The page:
6 Dec 2007

Should we carbonize interest rates?

This morning, the radio bulletins are full of speculation about interest rates. The Bank of England Monetary Policy Committee (MPC) meets today to decide whether to change the Bank’s base rate from the current 5.75%. With the financial world in a lather about the credit crunch, the betting is that they will cut by 0.25%, though some are so desperate they are hoping for a 0.5% cut.

Yet the MPC’s brief is not to respond to financial crises. It is charged with just one task, which is to keep a lid on inflation, and inflation is currently above its target range so they really should be considering raising rates, not cutting them. It’ll make for a very intriguing meeting. And it also neatly exposes a conundrum at the heart of government policy. Why track only price inflation? And how exactly do you measure inflation anyway?

It seems to me that there is both good inflation and bad inflation. Or to put it another way, not all prices rises are inflationary, as they may simply cause demand to fall. An example of good inflation is oil going up in price: recently it’s been nudging a headline grabbling $100 a barrel. Surely the world is a better place with high oil prices, as it sends a strong signal to us to stop burning quite so much of it, and to start looking for alternative ways of creating energy. So why should we be hit with high interest rates because the oil price is high?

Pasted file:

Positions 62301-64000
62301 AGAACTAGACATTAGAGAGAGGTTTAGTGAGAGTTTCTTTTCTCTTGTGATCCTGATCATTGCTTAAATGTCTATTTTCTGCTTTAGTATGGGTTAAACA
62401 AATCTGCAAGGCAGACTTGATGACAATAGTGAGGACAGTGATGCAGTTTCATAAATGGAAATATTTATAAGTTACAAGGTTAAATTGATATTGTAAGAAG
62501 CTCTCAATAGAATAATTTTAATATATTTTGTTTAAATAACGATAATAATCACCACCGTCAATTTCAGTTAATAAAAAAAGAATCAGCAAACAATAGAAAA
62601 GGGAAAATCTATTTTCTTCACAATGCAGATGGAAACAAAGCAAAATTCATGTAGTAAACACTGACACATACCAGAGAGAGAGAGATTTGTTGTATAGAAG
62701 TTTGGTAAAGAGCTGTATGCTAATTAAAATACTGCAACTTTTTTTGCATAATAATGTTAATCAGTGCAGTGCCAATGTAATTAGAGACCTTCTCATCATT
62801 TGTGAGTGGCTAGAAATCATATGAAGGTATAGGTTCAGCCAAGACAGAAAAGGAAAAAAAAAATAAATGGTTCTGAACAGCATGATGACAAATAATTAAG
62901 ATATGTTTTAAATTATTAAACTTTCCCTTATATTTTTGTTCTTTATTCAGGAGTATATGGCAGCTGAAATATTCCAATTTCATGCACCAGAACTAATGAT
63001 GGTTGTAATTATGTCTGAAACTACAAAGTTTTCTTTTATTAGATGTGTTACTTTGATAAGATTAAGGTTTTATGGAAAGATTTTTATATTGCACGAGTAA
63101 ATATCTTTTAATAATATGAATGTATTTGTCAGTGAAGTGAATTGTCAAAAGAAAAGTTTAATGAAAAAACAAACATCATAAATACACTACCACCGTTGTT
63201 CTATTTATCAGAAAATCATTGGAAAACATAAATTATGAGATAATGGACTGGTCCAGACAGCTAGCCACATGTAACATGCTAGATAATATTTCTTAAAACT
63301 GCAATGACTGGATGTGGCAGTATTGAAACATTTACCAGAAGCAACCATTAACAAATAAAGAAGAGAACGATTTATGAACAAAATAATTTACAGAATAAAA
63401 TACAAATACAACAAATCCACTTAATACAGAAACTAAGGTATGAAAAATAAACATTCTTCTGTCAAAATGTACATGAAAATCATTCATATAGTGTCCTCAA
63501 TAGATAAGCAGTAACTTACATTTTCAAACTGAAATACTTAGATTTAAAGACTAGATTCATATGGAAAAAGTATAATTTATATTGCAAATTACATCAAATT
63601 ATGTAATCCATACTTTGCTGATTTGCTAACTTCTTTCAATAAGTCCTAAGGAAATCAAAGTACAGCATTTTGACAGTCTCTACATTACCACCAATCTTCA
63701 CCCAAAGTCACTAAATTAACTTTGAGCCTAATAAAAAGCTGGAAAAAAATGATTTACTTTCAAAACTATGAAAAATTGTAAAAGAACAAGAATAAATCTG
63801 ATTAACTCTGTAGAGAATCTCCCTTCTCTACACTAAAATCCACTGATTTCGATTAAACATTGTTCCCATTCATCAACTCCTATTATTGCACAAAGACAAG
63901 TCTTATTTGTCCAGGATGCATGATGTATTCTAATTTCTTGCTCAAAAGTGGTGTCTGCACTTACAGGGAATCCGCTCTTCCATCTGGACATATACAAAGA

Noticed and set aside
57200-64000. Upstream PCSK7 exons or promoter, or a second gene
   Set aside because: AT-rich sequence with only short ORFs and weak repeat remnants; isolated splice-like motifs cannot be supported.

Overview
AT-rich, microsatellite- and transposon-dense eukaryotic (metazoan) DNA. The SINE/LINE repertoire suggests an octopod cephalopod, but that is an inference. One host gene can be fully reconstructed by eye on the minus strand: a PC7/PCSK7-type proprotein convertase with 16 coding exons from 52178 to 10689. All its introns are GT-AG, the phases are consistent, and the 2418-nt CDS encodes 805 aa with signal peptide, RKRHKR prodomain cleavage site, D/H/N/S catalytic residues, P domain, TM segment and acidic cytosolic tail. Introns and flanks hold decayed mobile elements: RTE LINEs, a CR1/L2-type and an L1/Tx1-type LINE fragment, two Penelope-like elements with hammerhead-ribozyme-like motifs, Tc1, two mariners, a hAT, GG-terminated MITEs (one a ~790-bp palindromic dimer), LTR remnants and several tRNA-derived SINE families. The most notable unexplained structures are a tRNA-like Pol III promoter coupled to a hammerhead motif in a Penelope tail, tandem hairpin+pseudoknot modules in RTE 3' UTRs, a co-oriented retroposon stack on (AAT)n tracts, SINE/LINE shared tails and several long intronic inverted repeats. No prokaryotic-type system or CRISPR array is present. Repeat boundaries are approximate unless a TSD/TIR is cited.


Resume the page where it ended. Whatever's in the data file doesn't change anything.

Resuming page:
Following on from this, I have been thinking that maybe the MPC’s target should be modified. Carbonized even. Instead of just looking at a theoretical basket of prices (a haphazard undertaking at best), should it not start considering fossil fuel use as well? Or even instead? How would it work?

The target for carbon use would have to be negative, say 3% less each year. Provided the country meets that target, then interest rates would be set breathtakingly low, encouraging zero carbon growth. On the other hand, if the country as a whole fails to meet the target, then the MPC would raise interest rates so as to dampen economic activity, if necessary pushing us into recession (which is reckoned to be the single most effective brake on carbon use yet devised). Stiff medicine maybe. But isn’t that what we need?

No comments:

Post a Comment